Shock Study: Cops 25X Less Likely to Shoot Unarmed Blacks Than Whites

Cops are 25 times less likely to shoot unarmed blacks than whites or Hispanics, according to a little-known study which makes the South Carolina police shooting of an unarmed, fleeing black man even more egregious than before, if that’s even possible.

The study by Washington State University-Spokane, which barely received any news coverage, found that police were more likely to hesitate when shooting a black suspect due to “real-world concern over discipline, liability or public disapproval.”

“We found that [the all-white] participants took longer to shoot black suspects than white or Hispanic suspects,” the researchers reported. “In addition, where errors were made, participants across experiments were more likely to shoot unarmed white suspects than unarmed black or Hispanic suspects, and were more likely to fail to shoot armed black suspects than armed white or Hispanic suspects.”

“In sum, this research found that participants displayed significant bias favoring black suspects in their decisions to shoot.”

The researchers gave 36 white police officers a Glock 21 modified to shoot a laser beam and had them take part in a series of 10 “highly realistic” video scenarios based on actual encounters with suspects in which police were assaulted or killed.

“Black, white and Hispanic suspects appeared in the scenarios proportional to their involvement in actual attacks on officers, as compiled in FBI statistics,” Policeone.com said about the study. “Suspects were unarmed in about a third of the scenarios.”

Not only did the officers take significantly longer to shoot black suspects, but they were also “25 times less likely to shoot unarmed black suspects than they were to shoot unarmed white suspects,” the researchers stated.

While this study shouldn’t be used to discount the numerous police shootings of non-threatening black suspects, especially after S.C. officer Michael T. Slager shot a fleeing, unarmed black man on Saturday, it does reveal that many cops fear being publicly crucified or labeled racist for justifiably shooting a suspect.

And this fear is also keeping a lot of would-be police officers from pursuing careers in law enforcement.

“I think they realize that what they do would be so scrutinized to the point it’s not worth the trouble, and it’s not worth the headache … to become involved in the field,” West Virginia sheriff Mike Rutherford told the The Charleston Gazette. “Quite often, people question you and call you everything under the sun, including a racist, simply because you make an arrest.”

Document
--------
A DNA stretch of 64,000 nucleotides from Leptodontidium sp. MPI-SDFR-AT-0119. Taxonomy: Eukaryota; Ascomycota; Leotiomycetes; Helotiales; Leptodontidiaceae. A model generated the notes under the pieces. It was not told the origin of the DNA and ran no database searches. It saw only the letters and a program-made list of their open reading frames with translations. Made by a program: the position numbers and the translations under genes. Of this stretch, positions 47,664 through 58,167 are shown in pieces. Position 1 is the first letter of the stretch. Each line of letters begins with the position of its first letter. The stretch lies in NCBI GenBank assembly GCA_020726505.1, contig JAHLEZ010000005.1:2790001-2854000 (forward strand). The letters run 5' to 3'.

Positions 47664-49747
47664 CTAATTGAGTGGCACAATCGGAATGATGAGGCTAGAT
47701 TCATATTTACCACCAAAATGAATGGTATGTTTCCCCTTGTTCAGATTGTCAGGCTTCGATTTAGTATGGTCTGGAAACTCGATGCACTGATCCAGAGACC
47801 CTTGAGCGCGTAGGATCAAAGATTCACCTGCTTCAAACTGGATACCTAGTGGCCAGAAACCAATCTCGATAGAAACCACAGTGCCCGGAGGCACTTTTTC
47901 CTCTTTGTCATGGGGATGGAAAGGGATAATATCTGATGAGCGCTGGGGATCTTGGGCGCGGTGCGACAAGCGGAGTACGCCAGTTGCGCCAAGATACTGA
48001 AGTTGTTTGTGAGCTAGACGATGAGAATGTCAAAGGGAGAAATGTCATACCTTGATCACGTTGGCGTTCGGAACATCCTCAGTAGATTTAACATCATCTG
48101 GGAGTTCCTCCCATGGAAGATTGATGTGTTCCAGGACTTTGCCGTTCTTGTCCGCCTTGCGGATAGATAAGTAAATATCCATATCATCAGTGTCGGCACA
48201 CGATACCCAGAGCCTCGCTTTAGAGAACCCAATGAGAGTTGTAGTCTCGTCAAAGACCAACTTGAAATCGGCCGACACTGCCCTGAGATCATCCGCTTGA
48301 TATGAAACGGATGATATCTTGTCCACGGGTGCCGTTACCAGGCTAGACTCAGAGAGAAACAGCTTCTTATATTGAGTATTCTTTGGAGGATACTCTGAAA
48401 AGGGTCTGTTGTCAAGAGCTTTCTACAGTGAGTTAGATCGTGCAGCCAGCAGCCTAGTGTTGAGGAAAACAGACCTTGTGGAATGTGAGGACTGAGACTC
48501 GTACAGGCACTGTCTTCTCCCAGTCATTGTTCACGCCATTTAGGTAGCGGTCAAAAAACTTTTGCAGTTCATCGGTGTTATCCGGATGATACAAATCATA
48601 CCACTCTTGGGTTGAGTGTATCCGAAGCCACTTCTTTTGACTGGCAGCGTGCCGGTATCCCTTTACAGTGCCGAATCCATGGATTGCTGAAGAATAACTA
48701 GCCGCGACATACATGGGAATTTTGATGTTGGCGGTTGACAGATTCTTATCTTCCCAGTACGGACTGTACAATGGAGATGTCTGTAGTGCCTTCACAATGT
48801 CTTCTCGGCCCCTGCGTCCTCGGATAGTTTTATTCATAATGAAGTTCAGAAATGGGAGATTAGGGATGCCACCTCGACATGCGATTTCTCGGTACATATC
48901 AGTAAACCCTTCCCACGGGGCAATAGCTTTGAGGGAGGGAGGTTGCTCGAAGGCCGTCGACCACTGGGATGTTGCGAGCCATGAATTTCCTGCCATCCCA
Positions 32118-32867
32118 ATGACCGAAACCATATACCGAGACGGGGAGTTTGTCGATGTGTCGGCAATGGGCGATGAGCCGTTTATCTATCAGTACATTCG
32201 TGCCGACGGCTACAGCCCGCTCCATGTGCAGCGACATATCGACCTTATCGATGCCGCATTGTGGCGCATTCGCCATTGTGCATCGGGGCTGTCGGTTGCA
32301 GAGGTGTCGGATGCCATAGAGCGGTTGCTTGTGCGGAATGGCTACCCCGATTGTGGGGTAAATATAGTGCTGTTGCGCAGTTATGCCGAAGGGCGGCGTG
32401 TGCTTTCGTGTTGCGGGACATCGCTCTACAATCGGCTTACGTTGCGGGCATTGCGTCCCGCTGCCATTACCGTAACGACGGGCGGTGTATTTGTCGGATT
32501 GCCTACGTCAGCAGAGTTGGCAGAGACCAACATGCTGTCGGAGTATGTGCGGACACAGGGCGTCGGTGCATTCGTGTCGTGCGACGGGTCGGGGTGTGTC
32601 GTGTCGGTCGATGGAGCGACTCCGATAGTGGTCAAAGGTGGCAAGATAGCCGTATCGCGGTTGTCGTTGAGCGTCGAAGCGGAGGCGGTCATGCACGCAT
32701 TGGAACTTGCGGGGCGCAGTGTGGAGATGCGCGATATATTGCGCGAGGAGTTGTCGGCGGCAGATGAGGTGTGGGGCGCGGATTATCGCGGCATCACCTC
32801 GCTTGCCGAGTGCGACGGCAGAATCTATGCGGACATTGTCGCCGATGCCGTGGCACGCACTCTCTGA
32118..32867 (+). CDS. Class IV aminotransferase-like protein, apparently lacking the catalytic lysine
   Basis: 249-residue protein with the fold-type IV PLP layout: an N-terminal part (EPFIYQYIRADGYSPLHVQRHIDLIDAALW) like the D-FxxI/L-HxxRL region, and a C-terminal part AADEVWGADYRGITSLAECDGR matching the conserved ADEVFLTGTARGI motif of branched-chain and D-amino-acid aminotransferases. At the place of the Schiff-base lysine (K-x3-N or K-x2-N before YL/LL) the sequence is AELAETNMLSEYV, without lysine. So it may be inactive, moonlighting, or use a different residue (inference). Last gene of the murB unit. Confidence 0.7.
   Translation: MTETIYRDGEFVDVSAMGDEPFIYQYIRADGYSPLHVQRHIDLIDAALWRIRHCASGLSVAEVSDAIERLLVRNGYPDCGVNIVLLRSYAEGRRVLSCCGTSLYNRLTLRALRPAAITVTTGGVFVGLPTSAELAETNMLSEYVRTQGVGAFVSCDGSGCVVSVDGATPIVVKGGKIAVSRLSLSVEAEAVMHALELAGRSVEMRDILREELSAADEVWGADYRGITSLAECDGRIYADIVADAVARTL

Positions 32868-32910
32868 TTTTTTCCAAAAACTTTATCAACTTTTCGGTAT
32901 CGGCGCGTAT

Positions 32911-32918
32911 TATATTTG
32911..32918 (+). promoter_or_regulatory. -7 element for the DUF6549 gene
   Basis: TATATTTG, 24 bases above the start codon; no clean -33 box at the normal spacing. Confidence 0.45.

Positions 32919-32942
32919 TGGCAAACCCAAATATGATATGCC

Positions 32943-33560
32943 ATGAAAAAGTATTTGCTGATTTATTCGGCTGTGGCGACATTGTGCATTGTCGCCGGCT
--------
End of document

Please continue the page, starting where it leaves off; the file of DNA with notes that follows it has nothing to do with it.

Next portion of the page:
French investigators: Co-pilot accelerated plane on descent

French investigators: Co-pilot accelerated plane on descent

By The Associated Press

Germanwing plane crash airplane

PARIS (AP) — The co-pilot of the doomed Germanwings flight repeatedly sped up the plane as he used the automatic pilot to descend the A320 into the Alps, the French air accident investigation agency said Friday.

The chilling new detail from the BEA agency is based on an initial reading of the plane’s “black box” data recorder, found blackened and buried at the crash site Thursday.

It strengthens investigators’ initial suspicions that co-pilot Andreas Lubitz intentionally destroyed the plane — though prosecutors are still trying to figure out why. All 150 people aboard Flight 9525 from Barcelona to Duesseldorf were killed in the March 24 crash.

The BEA said the preliminary reading of the data recorder shows that the pilot used the automatic pilot to put the plane into a descent and then repeatedly during the descent adjusted the automatic pilot to speed up the plane.

The agency says it will continue studying the black box for more complete details of what happened. The Flight Data Recorder records aircraft parameters such as the speed, altitude, and actions of the pilot on the commands.

Based on recordings from the plane’s other black box, the cockpit voice recorder, investigators say Lubitz locked the pilot out of the cockpit and deliberately crashed.

Lubitz spent time online researching suicide methods and cockpit door security in the week before crashing Flight 9525, prosecutors said Thursday — the first evidence that the fatal descent may have been a premeditated act.

German prosecutors have said Lubitz’s medical records from before he received his pilot’s license referred to “suicidal tendencies,” and Lufthansa, Germanwings’ parent company, said it knew six years ago that Lubitz had had an episode of “severe depression” before he finished his flight training.

In Marseille, prosecutor Brice Robin said that his investigation focuses on France for now, but he has filed a formal request for judicial cooperation from Germany that could expand the scope of his probe.

Robin underlined French investigators’ conviction that he was conscious until the moment of impact, and appears to have acted repeatedly to stop an excessive speed alarm from sounding.

“It’s a voluntary action that guided this plane toward the mountain, not only losing altitude but correcting the aircraft’s speed,” he said Thursday.

The mountain rescue officer who found the data recorder, Alice Coldefy, described Friday the unexpected discovery in a spot that had already been repeatedly searched.